Guillermo del Toro & Cornelia Funke
A year after her father’s death, Ofelia and her mother move in with her new Stepfather. The dense forest surrounding her new home provides a perfect hiding place, both for the resistance fighters her stepfather is trying to defeat, and fairies, Fauns, and a magnificent labyrinth.
This was a beautiful book. One of this book’s best features was its ability to inscribe wonder in my heart with the fantasy element, where it captured both the beauty and the danger of magic. I find there’s a big difference between fantasy which is simply ‘there are fairies and magic’ and the atmosphere and aura that a well-written fantasy novel can provide, and this book provided that perfectly. Part of the reason I think this is done so well was that the main character in the story is a child. This is the first time reading a book where the main character is significantly younger than I am, but I found that, far from being frustrated by annoying childlike decisions, the childlike innocence added to the atmosphere of the book.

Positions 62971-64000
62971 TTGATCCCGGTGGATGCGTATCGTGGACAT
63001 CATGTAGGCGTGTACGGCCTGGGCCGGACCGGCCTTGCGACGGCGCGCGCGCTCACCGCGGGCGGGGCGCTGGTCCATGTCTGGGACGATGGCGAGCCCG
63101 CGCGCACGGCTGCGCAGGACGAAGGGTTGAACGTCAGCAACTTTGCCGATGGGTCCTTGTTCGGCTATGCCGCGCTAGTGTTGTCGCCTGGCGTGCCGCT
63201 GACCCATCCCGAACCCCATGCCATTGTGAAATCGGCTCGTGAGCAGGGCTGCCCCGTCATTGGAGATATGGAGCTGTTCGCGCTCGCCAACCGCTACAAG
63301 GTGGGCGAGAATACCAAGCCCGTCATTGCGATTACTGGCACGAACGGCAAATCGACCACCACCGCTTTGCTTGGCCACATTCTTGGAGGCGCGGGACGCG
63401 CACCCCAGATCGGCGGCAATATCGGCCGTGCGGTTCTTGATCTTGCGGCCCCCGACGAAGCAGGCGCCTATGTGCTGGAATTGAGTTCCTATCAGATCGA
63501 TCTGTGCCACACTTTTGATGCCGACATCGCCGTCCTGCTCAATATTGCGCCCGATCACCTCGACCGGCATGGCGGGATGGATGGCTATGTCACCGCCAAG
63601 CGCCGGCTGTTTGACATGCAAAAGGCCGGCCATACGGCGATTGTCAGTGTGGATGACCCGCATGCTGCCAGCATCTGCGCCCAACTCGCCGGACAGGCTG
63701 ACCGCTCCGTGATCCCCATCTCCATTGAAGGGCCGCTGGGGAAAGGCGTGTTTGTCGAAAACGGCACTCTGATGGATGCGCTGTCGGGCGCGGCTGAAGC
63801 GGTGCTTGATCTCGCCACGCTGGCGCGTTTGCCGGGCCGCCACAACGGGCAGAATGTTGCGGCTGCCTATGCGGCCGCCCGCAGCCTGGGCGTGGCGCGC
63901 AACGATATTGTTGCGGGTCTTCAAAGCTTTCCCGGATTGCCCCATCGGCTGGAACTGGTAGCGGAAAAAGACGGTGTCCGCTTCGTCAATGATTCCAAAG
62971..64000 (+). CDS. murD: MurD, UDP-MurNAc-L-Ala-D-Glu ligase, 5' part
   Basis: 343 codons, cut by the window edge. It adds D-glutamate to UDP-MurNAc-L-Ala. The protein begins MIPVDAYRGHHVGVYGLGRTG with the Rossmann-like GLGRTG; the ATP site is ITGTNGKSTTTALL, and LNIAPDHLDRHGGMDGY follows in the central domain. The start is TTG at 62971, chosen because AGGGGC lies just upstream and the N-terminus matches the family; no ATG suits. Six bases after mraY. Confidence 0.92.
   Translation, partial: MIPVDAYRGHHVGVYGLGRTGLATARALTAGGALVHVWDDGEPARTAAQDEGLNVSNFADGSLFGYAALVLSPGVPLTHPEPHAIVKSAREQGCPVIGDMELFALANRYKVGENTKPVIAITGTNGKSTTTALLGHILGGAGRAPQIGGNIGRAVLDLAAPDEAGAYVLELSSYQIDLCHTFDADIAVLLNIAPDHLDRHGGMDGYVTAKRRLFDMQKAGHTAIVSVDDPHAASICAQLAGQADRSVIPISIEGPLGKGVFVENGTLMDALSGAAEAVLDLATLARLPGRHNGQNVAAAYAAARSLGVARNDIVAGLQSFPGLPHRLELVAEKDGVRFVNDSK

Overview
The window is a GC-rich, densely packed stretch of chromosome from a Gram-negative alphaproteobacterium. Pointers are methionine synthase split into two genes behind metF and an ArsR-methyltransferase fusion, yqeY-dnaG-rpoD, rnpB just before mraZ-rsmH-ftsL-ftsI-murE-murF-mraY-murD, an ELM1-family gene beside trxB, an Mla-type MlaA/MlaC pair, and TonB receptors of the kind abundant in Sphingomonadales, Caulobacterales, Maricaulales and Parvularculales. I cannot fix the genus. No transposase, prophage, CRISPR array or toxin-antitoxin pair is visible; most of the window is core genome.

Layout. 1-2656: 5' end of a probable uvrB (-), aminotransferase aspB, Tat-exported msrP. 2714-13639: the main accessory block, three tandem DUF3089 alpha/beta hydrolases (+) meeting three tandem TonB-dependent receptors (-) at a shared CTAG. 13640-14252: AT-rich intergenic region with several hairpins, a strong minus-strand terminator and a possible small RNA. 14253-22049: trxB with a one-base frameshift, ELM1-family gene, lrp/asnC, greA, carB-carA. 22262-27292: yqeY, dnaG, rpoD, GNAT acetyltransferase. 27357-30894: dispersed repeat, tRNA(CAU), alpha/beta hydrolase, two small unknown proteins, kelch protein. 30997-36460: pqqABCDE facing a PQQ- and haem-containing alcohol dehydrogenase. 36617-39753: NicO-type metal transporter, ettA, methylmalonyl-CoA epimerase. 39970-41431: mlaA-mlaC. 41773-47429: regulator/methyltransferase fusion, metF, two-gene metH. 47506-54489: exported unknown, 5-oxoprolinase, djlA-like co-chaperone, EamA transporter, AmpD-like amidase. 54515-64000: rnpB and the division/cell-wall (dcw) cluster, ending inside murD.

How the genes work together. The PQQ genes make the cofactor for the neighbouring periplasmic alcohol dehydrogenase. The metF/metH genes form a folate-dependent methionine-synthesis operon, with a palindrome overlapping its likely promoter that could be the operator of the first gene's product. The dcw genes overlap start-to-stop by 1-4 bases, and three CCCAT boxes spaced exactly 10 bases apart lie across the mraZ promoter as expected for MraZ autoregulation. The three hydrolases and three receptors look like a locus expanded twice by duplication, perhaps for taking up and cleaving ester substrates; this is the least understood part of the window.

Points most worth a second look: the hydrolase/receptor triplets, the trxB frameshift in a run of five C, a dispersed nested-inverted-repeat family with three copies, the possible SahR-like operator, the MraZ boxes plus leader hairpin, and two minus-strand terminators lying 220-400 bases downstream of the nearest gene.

The juxtaposition between the cruelty of Ofelia’s stepfather and the wonder of her secret world was outstanding. Both aspects of the book entranced me, and I never found myself trying to get through one part faster to move on to a more interesting story.
The worldbuilding of this book was beautifully done. The characters were vibrant and 3-dimensional, and the book pulled me in and refused to let me go until the very last page. I would definitely recommend this book, with a note of warning that there are some pretty extreme descriptions of violence, so it would not be ideal for younger readers.